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Holiday Visits Can Raise Concerns

When families live far away from one another, the holidays may be their only chance to personally observe their older relatives. Age-related declines can happen quickly. Family members who haven’t seen their loved one since last year might be shocked at what they see – a once healthy father looking frail or a mom whose home was well kept now in disarray.

For those family members who have relied on regular telephone calls, the upcoming holidays might be revealing. When family members visit for the holidays it gives them an opportunity to observe a situation through new eyes. The following changes might indicate the need to act to ensure your aging relatives’ safety and good health.

Weight Loss – One of the most obvious signs of ill health, either physical or due to cognition struggles, is weight loss. The cause could be related to a lack of energy to cook, or it could be more serious. Certain medications and aging in general can change the way food tastes. If weight loss is evident, talk with your loved one about your concern and schedule a doctor appointment to discuss the issue.

Balance – It is important to pay attention to how an older adult moves and walks. An older adult who is reluctant to walk or has pain while they move may have muscle or joint problems. If your loved one appears unsteady on their feet there could be a risk of falling. This is a serious problem and could result in a severe injury.

Emotional well-being – Be cautious of obvious and subtle changes in your loved ones’ emotional well-being. You can’t always gauge someone’s spirits over the telephone, even if you speak daily. Take note of signs of depression, withdrawal from activities with others, sleeping patterns, loss of interest in hobbies, lack of basic home maintenance or personal hygiene. All of these are concerns of depression, dementia or other physical ailments including dehydration. If you notice different behaviors with your loved one, be sure to seek medical attention.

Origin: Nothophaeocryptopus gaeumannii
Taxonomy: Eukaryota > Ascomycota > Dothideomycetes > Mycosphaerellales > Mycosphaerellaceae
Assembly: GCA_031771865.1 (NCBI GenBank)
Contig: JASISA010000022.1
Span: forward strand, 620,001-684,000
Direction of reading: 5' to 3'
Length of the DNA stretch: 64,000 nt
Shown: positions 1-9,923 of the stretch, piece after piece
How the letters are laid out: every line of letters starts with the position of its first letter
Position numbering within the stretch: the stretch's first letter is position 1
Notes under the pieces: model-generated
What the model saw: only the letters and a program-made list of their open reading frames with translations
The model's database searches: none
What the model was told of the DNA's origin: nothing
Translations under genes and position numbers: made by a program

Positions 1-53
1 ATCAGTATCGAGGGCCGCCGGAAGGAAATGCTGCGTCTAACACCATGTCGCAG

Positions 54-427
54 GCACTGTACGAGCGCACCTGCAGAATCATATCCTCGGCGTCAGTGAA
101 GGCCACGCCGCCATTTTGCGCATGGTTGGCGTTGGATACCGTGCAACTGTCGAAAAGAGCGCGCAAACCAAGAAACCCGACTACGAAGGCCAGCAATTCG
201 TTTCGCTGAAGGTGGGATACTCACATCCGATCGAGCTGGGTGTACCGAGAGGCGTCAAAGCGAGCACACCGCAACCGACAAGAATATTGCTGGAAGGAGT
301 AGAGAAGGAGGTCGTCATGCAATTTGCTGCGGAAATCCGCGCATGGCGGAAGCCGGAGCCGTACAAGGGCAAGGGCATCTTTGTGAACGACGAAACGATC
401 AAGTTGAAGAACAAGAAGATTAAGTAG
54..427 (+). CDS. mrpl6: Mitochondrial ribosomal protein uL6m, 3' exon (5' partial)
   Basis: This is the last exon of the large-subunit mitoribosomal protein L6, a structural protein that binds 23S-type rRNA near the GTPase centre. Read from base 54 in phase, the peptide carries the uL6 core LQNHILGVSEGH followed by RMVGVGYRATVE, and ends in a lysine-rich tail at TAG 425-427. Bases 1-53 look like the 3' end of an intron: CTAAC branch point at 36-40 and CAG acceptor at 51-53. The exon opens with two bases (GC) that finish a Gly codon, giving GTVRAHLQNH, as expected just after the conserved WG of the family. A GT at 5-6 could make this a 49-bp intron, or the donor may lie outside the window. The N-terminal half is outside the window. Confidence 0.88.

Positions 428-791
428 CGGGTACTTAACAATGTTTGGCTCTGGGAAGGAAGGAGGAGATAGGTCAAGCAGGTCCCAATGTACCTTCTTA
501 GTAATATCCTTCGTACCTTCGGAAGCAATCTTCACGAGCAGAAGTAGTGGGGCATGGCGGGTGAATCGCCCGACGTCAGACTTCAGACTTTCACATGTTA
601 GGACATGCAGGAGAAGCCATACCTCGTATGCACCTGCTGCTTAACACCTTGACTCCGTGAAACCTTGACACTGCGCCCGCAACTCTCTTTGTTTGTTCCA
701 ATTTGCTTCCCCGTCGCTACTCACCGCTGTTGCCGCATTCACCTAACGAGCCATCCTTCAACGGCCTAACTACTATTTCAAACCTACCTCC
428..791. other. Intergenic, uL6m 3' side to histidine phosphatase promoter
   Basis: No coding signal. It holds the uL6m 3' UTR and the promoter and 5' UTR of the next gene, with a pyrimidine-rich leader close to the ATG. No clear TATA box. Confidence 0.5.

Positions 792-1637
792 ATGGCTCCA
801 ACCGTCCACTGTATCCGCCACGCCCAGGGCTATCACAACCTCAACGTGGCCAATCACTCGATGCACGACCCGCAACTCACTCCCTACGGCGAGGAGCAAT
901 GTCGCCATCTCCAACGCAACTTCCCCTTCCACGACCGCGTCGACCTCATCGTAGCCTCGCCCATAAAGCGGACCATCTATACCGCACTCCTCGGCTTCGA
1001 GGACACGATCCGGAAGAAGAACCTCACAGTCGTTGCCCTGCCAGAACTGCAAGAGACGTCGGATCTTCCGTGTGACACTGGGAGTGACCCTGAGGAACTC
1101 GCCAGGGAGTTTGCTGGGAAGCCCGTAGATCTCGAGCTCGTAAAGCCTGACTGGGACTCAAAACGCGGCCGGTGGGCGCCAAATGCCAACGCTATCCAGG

Home environment – Pay attention to your loved ones’ surroundings. For example, your parent might have been a stickler for neatness or for paying bills on time. If you discover clutter or mail piled up, a problem might exist. Keep an eye out for other concerns. Scorched cookware could be an example of a stove that was left on. An overflowing hamper could mean your loved one doesn’t have the energy or desire to do laundry. Check prescription bottles for expired dates and make sure medications are being taken as directed.

If you visit your loved one over the holidays and have concerns, Geriatric Care Management can be of assistance in assessing and developing a care plan for your loved one to help ensure their safety and help with decisions about their future. The more systems you have in place, the better peace of mind you’ll experience as you return home from your holiday and future visits.

Kathleen Weston
Preceptor Home Health Hospice